Coleton Fishacre


 

Coleton Fishacre

 

 The weather has been glorious the last few days.

How could we let this last fling of summer pass us by without another trip to the coast?

 

An extract from the National Trust guide:

Travel back in time to the Jazz Age of the 1920s at the country home of the D’Oyly Carte family (of Gilbert and Sullivan fame). The Arts and Crafts-style house, with elegant Art Deco-influenced interiors, is stylish but retains the friendly, carefree environment of the country home it once was. The house was built in the mid-1920s and acquired by the National Trust in 1982. 

A luxuriant 30 acre garden surrounds the house. The Trust is recreating the garden as it once would have been, with the help of the D’Oyly Carte planting books and photographs. Humidity is high in the garden thanks to the sea and the stream that runs down through the valley, and many exotic plants thrive beneath the tree canopy. Spring starts early at Coleton with bluebells, camellias, Chilean fire trees and echiums. In the summer, the glorious Rill Garden is closely planted with flowers in cool pastel shades, and autumn brings the hot colours of the salvias and cannas in the terrace border in front of the house. 

 
 
 

 

There is a definite feeling of elegance about the house and on more of a domestic scale than many National Trust properties. As with Agatha Christie’s Greenway just up the road (here), it is easy to imagine living at Coleton Fishacre albeit the servants’ area alone is bigger than many of our homes.

 
 
 

 

 But it is the setting that gives this place its wow factor.

Nestling at the head of a valley running down to the sea, it reminded us very much of Trebah Garden which we visited earlier in the summer (here).

 
 
 

 

 Glimpses of the sea through the trees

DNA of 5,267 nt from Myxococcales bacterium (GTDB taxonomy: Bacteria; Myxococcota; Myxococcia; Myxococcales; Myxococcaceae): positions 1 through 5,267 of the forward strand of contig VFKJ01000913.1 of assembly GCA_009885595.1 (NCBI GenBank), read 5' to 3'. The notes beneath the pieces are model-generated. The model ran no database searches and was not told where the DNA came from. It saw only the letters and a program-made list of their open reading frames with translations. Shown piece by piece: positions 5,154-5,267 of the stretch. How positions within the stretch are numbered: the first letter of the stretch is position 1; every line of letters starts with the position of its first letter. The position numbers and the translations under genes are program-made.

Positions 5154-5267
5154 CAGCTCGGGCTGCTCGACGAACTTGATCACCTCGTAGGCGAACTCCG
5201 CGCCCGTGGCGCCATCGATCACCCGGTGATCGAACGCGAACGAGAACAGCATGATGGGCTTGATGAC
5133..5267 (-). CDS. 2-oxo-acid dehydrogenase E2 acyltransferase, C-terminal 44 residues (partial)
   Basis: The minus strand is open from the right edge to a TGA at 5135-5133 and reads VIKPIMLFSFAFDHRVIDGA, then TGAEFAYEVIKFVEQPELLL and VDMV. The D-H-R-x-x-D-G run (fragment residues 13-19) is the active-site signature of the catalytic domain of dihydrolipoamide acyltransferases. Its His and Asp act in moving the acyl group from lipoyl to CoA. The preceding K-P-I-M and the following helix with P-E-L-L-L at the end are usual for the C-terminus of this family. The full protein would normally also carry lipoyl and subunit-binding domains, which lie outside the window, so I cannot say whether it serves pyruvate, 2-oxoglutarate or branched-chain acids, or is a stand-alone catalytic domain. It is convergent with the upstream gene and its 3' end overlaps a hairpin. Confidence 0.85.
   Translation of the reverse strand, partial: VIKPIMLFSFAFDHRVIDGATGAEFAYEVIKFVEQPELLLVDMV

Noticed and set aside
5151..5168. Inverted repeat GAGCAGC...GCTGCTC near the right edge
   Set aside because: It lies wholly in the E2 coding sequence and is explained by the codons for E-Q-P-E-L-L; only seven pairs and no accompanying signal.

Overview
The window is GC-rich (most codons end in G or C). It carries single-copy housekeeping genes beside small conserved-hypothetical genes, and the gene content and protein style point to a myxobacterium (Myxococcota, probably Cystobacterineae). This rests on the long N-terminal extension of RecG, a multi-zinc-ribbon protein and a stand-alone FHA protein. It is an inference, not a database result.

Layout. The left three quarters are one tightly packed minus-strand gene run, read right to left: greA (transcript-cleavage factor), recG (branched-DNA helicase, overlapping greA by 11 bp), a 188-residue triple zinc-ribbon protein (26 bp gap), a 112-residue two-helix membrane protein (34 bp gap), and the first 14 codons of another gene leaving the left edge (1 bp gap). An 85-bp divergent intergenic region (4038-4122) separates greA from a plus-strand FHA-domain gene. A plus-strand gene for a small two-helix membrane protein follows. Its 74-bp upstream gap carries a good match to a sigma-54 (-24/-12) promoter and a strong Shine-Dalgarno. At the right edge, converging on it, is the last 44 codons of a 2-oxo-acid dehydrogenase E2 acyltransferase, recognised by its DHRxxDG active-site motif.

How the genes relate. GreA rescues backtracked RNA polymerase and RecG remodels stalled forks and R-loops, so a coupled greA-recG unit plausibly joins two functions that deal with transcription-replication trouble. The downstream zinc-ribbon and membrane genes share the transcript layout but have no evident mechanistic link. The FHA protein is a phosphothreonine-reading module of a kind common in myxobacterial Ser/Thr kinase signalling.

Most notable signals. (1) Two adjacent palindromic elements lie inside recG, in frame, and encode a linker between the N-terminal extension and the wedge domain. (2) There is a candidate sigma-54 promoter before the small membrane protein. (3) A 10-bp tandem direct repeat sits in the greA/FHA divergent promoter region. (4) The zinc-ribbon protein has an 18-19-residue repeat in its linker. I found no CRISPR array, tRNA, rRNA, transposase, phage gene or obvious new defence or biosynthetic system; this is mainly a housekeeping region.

A glade of tree ferns

 
 
 

 

Aeonium

I found many plants that would not survive outside for me, in the same county but further inland.

 
 
 

 

Amaryllis belladonna?

I’m fairly sure of the identity of this one but happy to be corrected.

 
 
 

 

Dianella tasmanica

Last year, following a visit to Overbeck’s garden in Salcombe further down the coast (here), I had to do a similar internet search exercise to try to identify a plant. At Coleton Fishacre this same plant has a label, so that mystery is now solved!

 
 
 

 

The valley leads down to the Coast Path and a lovely view over Pudcombe Cove

As a sign at the top seeks to warn you, ‘what goes down must come back up’. The return to the house is quite a steep climb.

 
 
 

 

 The terrace gardens

 
 
 

 

 Common Blue butterfly on what Mike has nominated as our ‘Plant of the Year’, Erigeron karvinskianus.

Now that we have discovered the Mexican Daisy I am noticing it everywhere.

 
 
 

 

The hot borders

 
 
 

 

The Rill Garden

But my favourite part of the garden had to be here. The peace and tranquility of the Rill Garden. Except, should you gaze for too long at the water, there is an unsettling impression that it is actually running uphill!